the most commonly used compression members

with the most common restraint arrangements.

Structural hollow sections have such high

torsional stiffness that torsional modes cannot be

the critical modes in normal sections. Torsional

modes will not be critical in bi-symmetric I-sections

(eg UCs) with both flanges restrained at the same

points along a member. However, where the flanges

are not equally restrained, torsional modes may be

the critical modes.

For all other sections, torsional modes are

likely to be the critical modes. In the case of angles,

channels and tees, this is effectively allowed for

in BS 5950-1 by the slenderness calculations to

4.7.10 and Table 25. For other mono-symmetric

or asymmetric sections, most codes give no

assistance. With the evolution of steel structures

towards more exotic structural forms, designers

need to be aware of these other modes. It is

especially worth noting that in an I-section with

different flanges, torsional-flexural buckling is

commonly the lowest mode.

1.3 What do these modes look like?

Torsional modes of buckling are commonly divided

into two categories:

1. Torsional buckling

2. Torsional-flexural buckling

Cruciform sections and similar sections all have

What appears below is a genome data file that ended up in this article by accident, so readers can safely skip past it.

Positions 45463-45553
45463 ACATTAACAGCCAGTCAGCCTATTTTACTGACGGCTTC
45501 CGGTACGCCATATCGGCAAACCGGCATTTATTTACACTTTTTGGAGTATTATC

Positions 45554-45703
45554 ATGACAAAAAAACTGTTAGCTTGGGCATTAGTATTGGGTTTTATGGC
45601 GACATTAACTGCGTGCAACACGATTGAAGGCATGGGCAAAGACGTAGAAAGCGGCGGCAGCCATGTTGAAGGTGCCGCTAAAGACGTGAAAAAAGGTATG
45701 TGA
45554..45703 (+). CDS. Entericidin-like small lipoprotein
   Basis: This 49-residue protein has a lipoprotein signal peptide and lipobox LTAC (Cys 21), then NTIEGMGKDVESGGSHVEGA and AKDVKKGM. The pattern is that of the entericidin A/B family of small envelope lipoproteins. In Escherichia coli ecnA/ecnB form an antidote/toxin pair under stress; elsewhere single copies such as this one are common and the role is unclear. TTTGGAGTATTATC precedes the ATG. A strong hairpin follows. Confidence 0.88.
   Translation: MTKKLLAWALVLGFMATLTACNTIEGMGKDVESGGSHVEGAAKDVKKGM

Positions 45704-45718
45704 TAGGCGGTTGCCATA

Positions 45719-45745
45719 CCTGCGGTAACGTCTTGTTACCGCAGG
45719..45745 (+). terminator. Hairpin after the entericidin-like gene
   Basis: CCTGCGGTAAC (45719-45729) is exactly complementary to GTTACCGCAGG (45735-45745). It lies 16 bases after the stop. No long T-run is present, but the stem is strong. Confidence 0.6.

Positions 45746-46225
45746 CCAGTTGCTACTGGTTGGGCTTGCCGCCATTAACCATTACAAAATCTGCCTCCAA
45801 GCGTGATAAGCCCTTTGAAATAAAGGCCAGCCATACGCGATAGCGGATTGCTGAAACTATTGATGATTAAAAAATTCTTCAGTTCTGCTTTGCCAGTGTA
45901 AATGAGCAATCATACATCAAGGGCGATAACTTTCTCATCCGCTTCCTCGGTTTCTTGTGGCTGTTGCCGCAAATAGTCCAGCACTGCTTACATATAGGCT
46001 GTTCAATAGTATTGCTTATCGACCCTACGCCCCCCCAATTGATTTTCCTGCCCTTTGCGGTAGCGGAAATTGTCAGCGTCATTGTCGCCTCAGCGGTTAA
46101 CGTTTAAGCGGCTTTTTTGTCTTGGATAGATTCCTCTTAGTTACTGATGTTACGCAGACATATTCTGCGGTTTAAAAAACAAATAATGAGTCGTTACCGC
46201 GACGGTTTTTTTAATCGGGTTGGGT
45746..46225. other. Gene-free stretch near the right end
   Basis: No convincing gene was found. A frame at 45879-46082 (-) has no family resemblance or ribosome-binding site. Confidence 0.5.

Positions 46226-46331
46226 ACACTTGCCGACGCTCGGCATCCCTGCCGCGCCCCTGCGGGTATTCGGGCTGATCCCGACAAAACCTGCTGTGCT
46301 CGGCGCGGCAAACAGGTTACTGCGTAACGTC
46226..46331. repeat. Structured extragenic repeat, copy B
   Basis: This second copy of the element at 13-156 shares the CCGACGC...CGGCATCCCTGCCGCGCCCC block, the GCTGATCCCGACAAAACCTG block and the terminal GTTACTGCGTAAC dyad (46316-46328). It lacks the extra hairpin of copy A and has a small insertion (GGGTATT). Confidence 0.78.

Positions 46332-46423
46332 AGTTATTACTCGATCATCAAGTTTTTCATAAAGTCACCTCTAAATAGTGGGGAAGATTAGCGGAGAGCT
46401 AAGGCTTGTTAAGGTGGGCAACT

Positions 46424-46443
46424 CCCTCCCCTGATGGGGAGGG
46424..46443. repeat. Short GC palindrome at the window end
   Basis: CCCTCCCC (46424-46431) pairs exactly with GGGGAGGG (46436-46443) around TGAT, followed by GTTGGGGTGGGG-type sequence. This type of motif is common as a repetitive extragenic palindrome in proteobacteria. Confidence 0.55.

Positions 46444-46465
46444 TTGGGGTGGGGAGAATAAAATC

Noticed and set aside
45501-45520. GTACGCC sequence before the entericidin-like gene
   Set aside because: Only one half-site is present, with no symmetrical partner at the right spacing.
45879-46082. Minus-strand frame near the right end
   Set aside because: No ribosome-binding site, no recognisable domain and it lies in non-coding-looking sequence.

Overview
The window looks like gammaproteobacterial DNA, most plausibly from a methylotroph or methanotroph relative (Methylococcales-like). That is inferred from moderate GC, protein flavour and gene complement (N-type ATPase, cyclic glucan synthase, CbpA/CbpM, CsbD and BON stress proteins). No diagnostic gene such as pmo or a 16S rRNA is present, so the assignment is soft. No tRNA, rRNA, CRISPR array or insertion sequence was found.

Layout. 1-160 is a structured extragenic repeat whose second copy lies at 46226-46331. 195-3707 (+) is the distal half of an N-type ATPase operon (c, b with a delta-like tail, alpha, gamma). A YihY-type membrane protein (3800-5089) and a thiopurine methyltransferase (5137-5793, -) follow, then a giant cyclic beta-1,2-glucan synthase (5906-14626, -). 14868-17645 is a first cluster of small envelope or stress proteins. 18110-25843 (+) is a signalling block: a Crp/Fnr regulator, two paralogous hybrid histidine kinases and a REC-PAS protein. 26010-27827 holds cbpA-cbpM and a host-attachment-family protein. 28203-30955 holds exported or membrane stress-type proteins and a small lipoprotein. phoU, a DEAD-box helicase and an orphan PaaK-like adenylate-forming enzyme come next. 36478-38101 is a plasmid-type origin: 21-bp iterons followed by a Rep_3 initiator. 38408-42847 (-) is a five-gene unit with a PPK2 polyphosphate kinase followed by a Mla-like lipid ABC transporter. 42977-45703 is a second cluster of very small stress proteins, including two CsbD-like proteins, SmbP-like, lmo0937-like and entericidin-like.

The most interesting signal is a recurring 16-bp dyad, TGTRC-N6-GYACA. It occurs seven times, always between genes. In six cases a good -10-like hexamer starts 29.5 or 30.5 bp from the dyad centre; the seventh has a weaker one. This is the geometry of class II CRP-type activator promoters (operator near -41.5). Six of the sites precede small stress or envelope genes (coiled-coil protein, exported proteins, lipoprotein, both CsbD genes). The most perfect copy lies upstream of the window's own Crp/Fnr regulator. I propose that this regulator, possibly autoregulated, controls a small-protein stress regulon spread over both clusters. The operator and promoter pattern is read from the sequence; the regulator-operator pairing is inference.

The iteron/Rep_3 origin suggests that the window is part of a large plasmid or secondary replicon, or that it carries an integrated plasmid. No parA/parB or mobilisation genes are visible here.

a torsional buckling mode, as shown in Figures

3 and 4.

Asymmetric sections are all prone to torsionalflexural buckling, as shown in Figure 5. Indeed, it

is common for torsional-flexural buckling to be the

critical mode of buckling, more onerous than pure

minor axis buckling (Figure 5)

Sections in which the shear centre does NOT

coincide with the centroid will be prone to torsionalflexural buckling and this should be expected to be

Technical

length. Sections in which the shear centre DOES

coincide with the centroid will NOT be prone to

torsional-flexural buckling.

This article is intended for the design of bisymmetric cruciform sections. In these sections, the

shear centre coincides with the centroid so they are

NOT prone to torsional-flexural buckling.

1.4 What should a designer do?

Designers would be wise to avoid the problem

wherever possible by using appropriate sections